Insights & Expertise

How a Science-Backed Tool Leads to Better Sleep for Babies

Jodi Mindell, Ph.D., professor of psychology, has developed a tool that she finds helps parents develop more effective nighttime routines for their babies, and leads to a better night’s sleep.

Yawning baby

by Rachel Kipp

Keys to the Article
  • Jodi Mindell, Ph.D., professor of psychology, is an expert on pediatric sleep, studying ways to improve it and how sleep patterns differ in different parts of the world.
  • Among the interventions she has developed is the customized sleep profile (CSP), a tool that has caregivers complete a short questionnaire and provides customized advice based on their answers.
  • A recent study tested the CSP’s effectiveness in parents who used it via the Johnson’s Bedtime smartphone app. The study found that many babies’ sleep patterns improved in as few as four days based on the app’s recommendations.

Sleep, or the lack of it, is top of mind for any parent of a baby or a toddler. In recent years, a number of apps and other digital tools have become available that purport to help parents more easily track their child’s sleep patterns.

Saint Joseph’s University’s Jodi Mindell, Ph.D., a professor of psychology, developed a science-backed sleep intervention for infants. In the paper “Effectiveness of an mHealth Intervention for Infant Sleep Disturbances,” Mindell tested the intervention in the real world via a smartphone app created in partnership with Johnson & Johnson. In as few as four days, parents who used the app reported better sleep outcomes for their infants – and as any parent knows, better sleep for baby means more sleep for the entire household.

Mindell, a clinical psychologist, is also associate director of the Sleep Center at the Children’s Hospital of Pennsylvania and has written several books on pediatric sleep. Her research also focuses on studying children’s sleep patterns in different parts of the world and among different cultures. She is chair of the advisory board of the Pediatric Sleep Council, which distributes free information and public education about baby and child sleep.

Among the interventions she has developed is the customized sleep profile (CSP), an algorithm-based tool that has caregivers complete a short questionnaire and, based on their responses, offers customized advice about bedtime, bedtime routines, parental response when the child wakes up during the night, sleep duration, sleep space and overall sleep health.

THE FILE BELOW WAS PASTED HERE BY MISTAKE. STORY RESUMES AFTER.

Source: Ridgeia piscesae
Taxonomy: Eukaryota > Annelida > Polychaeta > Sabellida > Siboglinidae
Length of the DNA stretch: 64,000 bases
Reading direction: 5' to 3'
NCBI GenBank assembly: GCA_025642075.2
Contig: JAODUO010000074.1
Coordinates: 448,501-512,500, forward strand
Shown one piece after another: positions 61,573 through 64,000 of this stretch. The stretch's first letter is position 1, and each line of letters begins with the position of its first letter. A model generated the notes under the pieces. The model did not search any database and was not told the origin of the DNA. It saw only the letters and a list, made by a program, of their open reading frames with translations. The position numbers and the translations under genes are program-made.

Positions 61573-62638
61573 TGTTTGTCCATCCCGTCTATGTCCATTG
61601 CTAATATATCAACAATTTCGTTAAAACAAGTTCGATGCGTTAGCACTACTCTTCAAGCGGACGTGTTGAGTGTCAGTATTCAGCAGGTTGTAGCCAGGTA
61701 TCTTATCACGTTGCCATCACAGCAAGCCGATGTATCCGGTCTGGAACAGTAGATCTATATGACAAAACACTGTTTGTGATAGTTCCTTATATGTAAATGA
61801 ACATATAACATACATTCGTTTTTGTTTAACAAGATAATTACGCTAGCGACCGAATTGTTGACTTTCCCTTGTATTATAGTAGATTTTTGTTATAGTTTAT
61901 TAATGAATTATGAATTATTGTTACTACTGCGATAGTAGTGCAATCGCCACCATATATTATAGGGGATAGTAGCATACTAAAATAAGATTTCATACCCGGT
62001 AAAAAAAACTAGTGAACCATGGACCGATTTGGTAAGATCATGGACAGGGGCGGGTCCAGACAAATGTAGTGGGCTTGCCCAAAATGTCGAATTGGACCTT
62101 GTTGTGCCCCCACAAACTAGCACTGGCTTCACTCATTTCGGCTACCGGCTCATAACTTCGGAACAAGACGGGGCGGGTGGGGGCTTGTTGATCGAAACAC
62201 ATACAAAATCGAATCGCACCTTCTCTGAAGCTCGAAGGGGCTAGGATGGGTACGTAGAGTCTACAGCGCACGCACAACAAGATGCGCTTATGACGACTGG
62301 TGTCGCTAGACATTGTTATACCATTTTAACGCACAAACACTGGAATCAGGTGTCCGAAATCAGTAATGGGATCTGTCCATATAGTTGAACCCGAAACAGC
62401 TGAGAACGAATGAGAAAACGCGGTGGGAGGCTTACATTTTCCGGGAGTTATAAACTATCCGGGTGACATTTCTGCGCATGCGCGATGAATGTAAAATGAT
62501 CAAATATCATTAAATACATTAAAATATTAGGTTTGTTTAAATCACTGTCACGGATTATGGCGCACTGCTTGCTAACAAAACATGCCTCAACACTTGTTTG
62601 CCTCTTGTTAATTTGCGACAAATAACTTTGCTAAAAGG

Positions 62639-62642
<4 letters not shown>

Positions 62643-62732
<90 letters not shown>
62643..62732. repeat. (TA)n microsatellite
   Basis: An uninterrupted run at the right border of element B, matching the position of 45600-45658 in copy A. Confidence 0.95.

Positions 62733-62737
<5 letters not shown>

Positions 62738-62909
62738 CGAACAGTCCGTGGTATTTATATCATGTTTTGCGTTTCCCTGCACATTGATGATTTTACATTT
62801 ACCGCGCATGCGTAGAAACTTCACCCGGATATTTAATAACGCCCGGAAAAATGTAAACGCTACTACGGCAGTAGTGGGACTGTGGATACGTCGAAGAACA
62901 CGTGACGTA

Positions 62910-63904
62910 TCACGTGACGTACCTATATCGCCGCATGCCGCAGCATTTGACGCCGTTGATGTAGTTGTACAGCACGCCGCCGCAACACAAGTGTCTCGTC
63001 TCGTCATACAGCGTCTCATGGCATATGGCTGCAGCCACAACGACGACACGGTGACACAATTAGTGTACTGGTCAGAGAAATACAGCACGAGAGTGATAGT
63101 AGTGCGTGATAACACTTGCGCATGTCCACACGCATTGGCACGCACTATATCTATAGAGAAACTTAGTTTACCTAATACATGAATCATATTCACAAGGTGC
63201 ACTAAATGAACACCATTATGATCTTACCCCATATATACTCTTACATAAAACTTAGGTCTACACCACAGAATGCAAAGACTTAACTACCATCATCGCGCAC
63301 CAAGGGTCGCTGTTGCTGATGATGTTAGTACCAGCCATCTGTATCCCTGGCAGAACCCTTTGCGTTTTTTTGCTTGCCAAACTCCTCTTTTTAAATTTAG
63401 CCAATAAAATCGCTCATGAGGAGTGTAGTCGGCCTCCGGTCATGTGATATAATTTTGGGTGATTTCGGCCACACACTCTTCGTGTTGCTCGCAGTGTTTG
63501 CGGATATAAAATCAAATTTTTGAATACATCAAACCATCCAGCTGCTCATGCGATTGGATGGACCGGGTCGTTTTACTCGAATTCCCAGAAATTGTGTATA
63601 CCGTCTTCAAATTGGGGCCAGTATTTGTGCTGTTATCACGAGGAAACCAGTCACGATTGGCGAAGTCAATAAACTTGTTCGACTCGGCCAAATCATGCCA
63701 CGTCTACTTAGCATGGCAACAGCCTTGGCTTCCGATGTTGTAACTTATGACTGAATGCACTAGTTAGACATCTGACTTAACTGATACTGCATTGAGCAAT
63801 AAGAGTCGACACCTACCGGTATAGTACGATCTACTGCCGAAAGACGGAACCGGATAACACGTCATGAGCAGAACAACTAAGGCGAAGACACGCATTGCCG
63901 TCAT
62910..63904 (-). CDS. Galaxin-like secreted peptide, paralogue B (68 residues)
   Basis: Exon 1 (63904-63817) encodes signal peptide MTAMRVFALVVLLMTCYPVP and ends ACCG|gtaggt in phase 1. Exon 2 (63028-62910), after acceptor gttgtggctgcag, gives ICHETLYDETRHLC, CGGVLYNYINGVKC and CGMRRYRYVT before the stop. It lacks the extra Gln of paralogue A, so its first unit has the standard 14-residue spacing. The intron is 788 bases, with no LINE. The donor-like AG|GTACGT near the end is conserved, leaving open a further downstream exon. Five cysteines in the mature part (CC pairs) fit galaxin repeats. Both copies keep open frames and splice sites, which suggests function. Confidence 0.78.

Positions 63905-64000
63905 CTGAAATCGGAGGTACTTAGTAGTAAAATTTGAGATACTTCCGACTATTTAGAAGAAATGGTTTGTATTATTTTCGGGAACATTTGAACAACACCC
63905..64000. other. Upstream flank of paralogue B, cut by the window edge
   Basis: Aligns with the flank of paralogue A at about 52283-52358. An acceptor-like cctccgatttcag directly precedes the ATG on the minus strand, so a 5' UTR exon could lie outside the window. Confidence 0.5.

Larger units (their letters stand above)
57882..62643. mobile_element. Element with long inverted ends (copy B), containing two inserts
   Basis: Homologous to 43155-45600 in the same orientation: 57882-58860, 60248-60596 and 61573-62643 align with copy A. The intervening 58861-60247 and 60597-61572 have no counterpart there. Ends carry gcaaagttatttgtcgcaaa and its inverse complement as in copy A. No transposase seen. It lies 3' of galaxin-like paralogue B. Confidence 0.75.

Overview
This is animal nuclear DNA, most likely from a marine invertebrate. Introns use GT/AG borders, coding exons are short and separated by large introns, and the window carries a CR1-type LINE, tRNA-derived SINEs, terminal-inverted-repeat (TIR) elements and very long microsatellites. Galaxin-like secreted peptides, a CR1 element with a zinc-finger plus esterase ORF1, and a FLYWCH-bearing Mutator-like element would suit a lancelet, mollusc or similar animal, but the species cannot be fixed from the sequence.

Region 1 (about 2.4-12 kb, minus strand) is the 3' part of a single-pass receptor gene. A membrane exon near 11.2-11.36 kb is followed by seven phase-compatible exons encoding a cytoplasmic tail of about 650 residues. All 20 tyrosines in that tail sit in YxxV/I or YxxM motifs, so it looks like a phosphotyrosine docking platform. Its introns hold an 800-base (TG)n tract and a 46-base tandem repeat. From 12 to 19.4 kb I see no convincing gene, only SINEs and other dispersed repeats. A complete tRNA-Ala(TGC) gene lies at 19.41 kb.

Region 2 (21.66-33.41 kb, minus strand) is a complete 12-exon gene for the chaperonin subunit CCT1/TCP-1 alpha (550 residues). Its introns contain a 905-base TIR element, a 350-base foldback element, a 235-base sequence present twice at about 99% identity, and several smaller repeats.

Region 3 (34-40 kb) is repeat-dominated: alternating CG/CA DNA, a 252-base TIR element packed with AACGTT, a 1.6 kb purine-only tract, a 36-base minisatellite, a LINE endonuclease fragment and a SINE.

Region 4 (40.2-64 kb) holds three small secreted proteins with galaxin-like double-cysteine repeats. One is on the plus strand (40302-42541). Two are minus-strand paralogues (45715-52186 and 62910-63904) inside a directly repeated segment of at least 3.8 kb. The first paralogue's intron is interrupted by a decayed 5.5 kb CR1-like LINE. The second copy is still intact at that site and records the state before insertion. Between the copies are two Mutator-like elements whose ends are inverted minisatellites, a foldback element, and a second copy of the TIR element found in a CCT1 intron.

Mindell previously did a randomized control trial study using the CSP, where half of all participants were provided with the intervention and half were part of a control group.

“We found [the CSP] to be highly effective,” Mindell says of the results of that study. “Everybody in the original study had to have a baby who had a sleep problem. With this more recent study, we took a real-world sample of parents who were using the Johnson’s Bedtime app with the CSP built in.”

The recent study involved 404 families with infants ages 6 to 12 months, a range chosen because children have similar sleep needs during that time. Using the Johnson’s Bedtime app, each family was asked to fill out an initial questionnaire and was given customized advice based on their answer. Between 4 to 28 days later, families chose to come back and fill out the questionnaire again.

One of the questions asked of parents was whether they considered their child to be a problem sleeper, which allowed researchers to break down the results by families who struggled with sleep for their baby and those for whom it wasn’t as much of a challenge. They found that sleep onset latency, or how long it takes someone to go to sleep, improved for both groups, as did total nighttime sleep and total 24-hour sleep time, with greater improvements in the latter two for the problem sleeper group.

Parents of problem sleepers reported earlier bedtimes, longer continuous stretches of sleep and a decrease in the number and length of time that their child woke up in the middle of the night. All of the parents reported that their bedtime routines became easier and that they felt greater confidence as a result of using the tool.

“These results were incredibly positive. This intervention tool, which is free and publicly available to all parents, provides recommendations that can lead to improvements in sleep for all children, including those with and without a sleep problem,” Mindell says, noting that one next step for the research is examining the tool’s effectiveness in children with special circumstances, such as multiples or children with developmental delays. “This is not going to solve every child’s sleep problem, but it can lead to improvements for many.”

Mindell notes that having an evidence-based, empirically supported, freely available tool for families struggling with infant sleep is especially important because many families struggle to access in-person services for pediatric sleep issues, both due to cost and the limited number of providers. She adds that pediatricians are also often not educated on treatments for sleep issues the way they are in identifying significant health concerns or developmental delays.

“We want parents and practitioners, when they go to get advice, to look at what’s behind it, who the developers are, who the creators are, and to make sure they have access to information that is credible and effective,” Mindell says.

Hear more from Mindell at the Pediatric Sleep Council’s Baby Sleep Day on Mar 1, where sleep experts will be answering parents’ questions live on Facebook.